Eitan Grinspun, Associate Professor of Computer Science and Applied Mathematics
Blockbuster films depend on computational physics. The focus is on models that capture the qualitative, characteristic behavior of a mechanical system. Visual effects employ mathematical and computational models of hair, fur, skin, cloth, fire, granular media, and liquids. This is scientific computing with a twist. But techniques developed originally for film can also advance consumer products, biomedical research, and basic physical understanding.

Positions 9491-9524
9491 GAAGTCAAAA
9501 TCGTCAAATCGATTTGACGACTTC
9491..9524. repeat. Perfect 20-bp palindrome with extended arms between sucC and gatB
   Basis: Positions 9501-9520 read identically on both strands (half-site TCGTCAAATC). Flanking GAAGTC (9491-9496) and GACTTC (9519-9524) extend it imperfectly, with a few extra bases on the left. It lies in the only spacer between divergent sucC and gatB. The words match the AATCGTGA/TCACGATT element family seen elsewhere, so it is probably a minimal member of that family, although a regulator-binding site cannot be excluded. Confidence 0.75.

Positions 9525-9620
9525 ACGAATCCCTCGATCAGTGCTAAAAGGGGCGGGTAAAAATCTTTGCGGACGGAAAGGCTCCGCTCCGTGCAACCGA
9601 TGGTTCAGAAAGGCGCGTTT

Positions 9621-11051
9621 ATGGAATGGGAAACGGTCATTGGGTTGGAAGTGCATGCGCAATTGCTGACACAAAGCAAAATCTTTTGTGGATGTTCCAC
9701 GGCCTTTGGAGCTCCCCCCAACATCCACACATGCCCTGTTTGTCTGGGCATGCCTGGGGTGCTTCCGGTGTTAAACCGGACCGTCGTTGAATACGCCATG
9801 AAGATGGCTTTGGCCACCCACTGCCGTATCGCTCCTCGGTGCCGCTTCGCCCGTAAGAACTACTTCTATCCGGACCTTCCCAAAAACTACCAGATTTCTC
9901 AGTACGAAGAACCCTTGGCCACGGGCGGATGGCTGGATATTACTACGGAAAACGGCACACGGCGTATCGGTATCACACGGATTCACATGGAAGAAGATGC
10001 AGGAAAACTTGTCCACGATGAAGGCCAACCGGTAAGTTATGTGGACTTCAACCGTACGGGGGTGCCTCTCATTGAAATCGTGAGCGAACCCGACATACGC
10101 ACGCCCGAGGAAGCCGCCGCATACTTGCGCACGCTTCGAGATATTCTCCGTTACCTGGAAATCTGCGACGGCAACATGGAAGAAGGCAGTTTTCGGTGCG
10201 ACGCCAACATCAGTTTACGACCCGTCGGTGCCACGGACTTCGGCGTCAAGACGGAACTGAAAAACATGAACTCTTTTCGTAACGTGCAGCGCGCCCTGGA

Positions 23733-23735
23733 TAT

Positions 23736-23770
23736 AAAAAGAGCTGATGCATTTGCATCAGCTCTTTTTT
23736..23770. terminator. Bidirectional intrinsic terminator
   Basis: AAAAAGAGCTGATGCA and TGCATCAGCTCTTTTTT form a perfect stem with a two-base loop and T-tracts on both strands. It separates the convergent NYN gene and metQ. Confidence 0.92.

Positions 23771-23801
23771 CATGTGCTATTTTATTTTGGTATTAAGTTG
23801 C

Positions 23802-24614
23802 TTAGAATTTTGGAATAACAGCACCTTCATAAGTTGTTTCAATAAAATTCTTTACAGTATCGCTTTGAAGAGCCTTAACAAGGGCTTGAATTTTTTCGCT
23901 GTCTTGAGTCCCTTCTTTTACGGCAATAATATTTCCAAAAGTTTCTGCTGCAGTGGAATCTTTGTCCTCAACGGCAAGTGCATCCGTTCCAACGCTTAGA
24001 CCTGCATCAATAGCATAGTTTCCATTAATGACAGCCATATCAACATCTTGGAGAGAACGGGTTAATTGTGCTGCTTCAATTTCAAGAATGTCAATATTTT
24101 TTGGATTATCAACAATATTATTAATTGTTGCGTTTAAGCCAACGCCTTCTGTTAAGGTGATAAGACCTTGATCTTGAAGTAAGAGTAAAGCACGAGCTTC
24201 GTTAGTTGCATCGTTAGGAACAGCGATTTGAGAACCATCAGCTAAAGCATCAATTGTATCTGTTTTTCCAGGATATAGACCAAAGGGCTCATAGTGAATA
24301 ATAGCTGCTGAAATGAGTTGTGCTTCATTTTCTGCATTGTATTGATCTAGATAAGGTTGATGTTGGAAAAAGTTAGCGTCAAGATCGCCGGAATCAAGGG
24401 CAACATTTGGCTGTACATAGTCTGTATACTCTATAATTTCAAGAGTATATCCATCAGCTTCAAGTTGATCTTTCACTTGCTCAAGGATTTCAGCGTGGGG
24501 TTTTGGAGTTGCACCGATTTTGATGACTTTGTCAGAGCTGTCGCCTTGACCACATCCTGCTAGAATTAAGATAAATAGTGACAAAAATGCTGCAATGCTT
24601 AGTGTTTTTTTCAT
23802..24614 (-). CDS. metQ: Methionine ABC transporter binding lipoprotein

I will describe computational models based on discrete differential geometry (DDG). The focus is on the geometric structure of a mechanical system. We build a discrete (hence readily computable) geometry from the ground up, mimicking the axioms, structures, and symmetries of the smooth setting. Problems addressed via DDG include dynamic evolution of thin visco- elastic structures, granular media, and the tying of tight knots.
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